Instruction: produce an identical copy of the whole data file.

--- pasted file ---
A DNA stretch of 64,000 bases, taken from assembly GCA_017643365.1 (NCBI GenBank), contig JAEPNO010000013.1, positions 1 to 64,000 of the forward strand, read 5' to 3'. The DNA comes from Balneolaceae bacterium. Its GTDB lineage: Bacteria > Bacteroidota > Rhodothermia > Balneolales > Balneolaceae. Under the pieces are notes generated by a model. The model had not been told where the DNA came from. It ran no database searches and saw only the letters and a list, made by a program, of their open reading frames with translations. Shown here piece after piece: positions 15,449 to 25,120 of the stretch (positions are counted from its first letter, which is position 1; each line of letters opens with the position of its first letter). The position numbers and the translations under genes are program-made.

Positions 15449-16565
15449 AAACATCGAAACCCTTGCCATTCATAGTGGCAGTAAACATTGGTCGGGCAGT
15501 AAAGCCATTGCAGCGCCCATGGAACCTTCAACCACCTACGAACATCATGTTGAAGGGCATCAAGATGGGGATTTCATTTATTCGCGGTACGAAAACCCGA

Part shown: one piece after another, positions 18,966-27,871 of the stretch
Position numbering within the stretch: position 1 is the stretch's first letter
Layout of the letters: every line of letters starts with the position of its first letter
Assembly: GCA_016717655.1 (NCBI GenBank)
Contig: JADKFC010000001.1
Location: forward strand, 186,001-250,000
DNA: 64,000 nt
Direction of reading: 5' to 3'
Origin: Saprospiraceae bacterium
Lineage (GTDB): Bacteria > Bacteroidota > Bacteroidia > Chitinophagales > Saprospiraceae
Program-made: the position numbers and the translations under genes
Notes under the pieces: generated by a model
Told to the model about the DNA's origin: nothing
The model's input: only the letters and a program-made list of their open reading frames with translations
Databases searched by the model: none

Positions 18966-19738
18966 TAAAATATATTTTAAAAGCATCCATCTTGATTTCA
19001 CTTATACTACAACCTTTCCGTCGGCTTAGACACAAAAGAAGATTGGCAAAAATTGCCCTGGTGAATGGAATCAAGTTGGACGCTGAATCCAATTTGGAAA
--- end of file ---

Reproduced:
A DNA stretch of 64,000 bases, taken from assembly GCA_017643365.1 (NCBI GenBank), contig JAEPNO010000013.1, positions 1 to 64,000 of the forward strand, read 5' to 3'. The DNA comes from Balneolaceae bacterium. Its GTDB lineage: Bacteria > Bacteroidota > Rhodothermia > Balneolales > Balneolaceae. Under the pieces are notes generated by a model. The model had not been told where the DNA came from. It ran no database searches and saw only the letters and a list, made by a program, of their open reading frames with translations. Shown here piece after piece: positions 15,449 to 25,120 of the stretch (positions are counted from its first letter, which is position 1; each line of letters opens with the position of its first letter). The position numbers and the translations under genes are program-made.

Positions 15449-16565
15449 AAACATCGAAACCCTTGCCATTCATAGTGGCAGTAAACATTGGTCGGGCAGT
15501 AAAGCCATTGCAGCGCCCATGGAACCTTCAACCACCTACGAACATCATGTTGAAGGGCATCAAGATGGGGATTTCATTTATTCGCGGTACGAAAACCCGA

Part shown: one piece after another, positions 18,966-27,871 of the stretch
Position numbering within the stretch: position 1 is the stretch's first letter
Layout of the letters: every line of letters starts with the position of its first letter
Assembly: GCA_016717655.1 (NCBI GenBank)
Contig: JADKFC010000001.1
Location: forward strand, 186,001-250,000
DNA: 64,000 nt
Direction of reading: 5' to 3'
Origin: Saprospiraceae bacterium
Lineage (GTDB): Bacteria > Bacteroidota > Bacteroidia > Chitinophagales > Saprospiraceae
Program-made: the position numbers and the translations under genes
Notes under the pieces: generated by a model
Told to the model about the DNA's origin: nothing
The model's input: only the letters and a program-made list of their open reading frames with translations
Databases searched by the model: none

Positions 18966-19738
18966 TAAAATATATTTTAAAAGCATCCATCTTGATTTCA
19001 CTTATACTACAACCTTTCCGTCGGCTTAGACACAAAAGAAGATTGGCAAAAATTGCCCTGGTGAATGGAATCAAGTTGGACGCTGAATCCAATTTGGAAA